Irrespective of the reason for travelling, there is one question which haunts all travellers: is private or public transport cheaper?
Determining whether it is more affordable to travel by car or train is something we all must do at some point in our lives – but how can you find out?
The problem with comparing the cost of travelling by train and car is that there are too many variables to take into consideration.
Whilst public transport may seem cheaper as there is only one fare to pay, as opposed to the infinite list of expenses associated with motoring, the convenience of private transport could be seen to outweigh this and cars can prove to be more economical over longer distances.
A report on the BBC at the end of 2011 revealed how rail fares were set to increase by just shy of 6% in 2012. Whilst this was a smaller increase than the 8% which had been previously predicted, it still means that public transport is not as cheap as it once was and that could drive individuals back to the comfort of their cars.
Of course, seasonal tickets can be purchased for those eager to save on regular commutes, but arguments over the reliability and practicality of public transport can remain a deterrent to those who own their own vehicle.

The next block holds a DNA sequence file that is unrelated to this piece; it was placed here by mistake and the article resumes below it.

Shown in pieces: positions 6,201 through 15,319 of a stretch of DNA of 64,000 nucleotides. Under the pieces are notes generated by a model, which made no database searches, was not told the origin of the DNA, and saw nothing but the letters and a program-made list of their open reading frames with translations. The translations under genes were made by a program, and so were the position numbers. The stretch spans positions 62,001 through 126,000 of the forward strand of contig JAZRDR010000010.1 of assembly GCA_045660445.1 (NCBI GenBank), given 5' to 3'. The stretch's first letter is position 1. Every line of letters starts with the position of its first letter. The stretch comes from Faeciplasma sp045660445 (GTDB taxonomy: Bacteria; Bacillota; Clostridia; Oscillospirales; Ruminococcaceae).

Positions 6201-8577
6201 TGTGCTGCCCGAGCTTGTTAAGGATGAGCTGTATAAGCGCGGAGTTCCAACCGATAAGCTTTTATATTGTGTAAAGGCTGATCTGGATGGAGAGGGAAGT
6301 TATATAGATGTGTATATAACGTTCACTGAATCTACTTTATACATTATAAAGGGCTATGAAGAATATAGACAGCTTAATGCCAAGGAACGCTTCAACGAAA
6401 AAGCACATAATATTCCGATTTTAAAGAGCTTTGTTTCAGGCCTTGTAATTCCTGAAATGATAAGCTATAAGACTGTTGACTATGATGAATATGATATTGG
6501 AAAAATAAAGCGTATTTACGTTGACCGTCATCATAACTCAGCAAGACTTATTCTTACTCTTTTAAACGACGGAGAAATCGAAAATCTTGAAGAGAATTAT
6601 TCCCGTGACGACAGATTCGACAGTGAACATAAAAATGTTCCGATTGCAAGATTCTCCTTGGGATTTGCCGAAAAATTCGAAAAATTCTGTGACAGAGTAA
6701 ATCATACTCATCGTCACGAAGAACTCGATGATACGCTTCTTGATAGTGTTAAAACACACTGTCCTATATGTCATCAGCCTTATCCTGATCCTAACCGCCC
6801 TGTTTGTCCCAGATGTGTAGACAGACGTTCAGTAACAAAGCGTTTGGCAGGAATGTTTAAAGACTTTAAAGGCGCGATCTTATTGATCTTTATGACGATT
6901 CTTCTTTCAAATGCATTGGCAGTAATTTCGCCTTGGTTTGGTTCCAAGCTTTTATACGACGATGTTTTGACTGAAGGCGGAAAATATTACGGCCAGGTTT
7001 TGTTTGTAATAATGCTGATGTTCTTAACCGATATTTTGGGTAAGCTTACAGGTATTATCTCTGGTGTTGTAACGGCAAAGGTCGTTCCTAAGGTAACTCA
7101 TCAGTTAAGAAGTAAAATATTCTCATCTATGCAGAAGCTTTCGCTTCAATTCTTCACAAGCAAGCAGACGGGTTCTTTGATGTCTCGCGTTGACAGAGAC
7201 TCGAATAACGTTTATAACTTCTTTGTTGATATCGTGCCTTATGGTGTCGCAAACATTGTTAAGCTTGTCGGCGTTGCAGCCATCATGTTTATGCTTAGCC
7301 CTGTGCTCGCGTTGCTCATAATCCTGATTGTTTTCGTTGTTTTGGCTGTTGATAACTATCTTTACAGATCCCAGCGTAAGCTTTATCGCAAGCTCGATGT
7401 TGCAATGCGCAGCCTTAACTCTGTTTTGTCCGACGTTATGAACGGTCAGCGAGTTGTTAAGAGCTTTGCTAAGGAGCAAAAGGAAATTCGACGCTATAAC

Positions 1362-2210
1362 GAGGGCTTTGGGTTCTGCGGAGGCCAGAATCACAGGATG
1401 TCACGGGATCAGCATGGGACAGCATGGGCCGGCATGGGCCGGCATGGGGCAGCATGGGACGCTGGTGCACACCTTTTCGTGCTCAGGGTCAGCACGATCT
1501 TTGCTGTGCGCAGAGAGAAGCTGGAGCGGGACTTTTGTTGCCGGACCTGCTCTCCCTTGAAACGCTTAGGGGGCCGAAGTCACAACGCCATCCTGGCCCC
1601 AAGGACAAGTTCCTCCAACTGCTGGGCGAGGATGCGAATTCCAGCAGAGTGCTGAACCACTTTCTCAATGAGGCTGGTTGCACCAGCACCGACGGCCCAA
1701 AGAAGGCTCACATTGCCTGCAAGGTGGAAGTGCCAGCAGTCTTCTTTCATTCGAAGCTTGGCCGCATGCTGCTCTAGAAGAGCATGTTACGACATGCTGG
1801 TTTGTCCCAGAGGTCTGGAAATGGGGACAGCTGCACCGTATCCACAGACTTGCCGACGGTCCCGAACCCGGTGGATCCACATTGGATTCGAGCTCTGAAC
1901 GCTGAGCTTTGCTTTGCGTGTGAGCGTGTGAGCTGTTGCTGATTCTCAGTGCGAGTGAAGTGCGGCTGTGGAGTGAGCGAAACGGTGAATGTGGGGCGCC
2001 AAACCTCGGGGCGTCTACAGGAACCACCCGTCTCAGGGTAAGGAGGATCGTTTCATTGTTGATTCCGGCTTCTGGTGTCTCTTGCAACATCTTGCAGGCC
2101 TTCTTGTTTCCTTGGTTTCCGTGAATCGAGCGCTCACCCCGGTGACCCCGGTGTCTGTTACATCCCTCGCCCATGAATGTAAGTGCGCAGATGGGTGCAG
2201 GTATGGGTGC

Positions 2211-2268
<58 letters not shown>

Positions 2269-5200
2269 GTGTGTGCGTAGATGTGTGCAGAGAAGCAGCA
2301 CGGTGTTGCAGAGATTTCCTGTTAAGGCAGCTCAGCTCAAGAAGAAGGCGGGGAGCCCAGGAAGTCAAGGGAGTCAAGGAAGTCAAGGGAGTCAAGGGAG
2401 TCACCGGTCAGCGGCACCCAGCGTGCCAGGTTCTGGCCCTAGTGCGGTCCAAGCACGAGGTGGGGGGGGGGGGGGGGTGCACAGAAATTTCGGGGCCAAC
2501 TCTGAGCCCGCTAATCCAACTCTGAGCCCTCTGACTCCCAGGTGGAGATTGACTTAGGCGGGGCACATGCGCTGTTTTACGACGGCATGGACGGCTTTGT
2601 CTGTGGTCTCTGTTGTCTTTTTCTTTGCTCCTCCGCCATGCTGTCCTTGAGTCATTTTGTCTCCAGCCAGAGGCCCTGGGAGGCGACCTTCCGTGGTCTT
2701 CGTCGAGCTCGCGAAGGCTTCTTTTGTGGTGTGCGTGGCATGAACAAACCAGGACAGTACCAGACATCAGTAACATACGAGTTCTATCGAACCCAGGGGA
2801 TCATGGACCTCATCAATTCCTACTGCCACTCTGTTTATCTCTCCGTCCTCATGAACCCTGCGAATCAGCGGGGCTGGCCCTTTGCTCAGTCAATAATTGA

For personal vehicles, the main area of expense is petrol and motorists will be more than familiar with the numerous price increases which have afflicted this resource recently. However, the automotive industry’s continual focus on energy efficiency and ‘green’ motoring mean that cars are now more efficient than ever, achieving more miles to the gallon and thus offering better value for money.
Despite this, motoring costs can still be high and drivers need to remember to factor insurance premiums, road tax charges and maintenance costs when evaluating the affordability of their car.
Even products such as breakdown cover can have a significant impact on the overall cost of driving – although, with firms such as Asda Finance offering cover from as little as £7.50 a month, this is one expense which is unlikely to have a huge impact on drivers.Back to top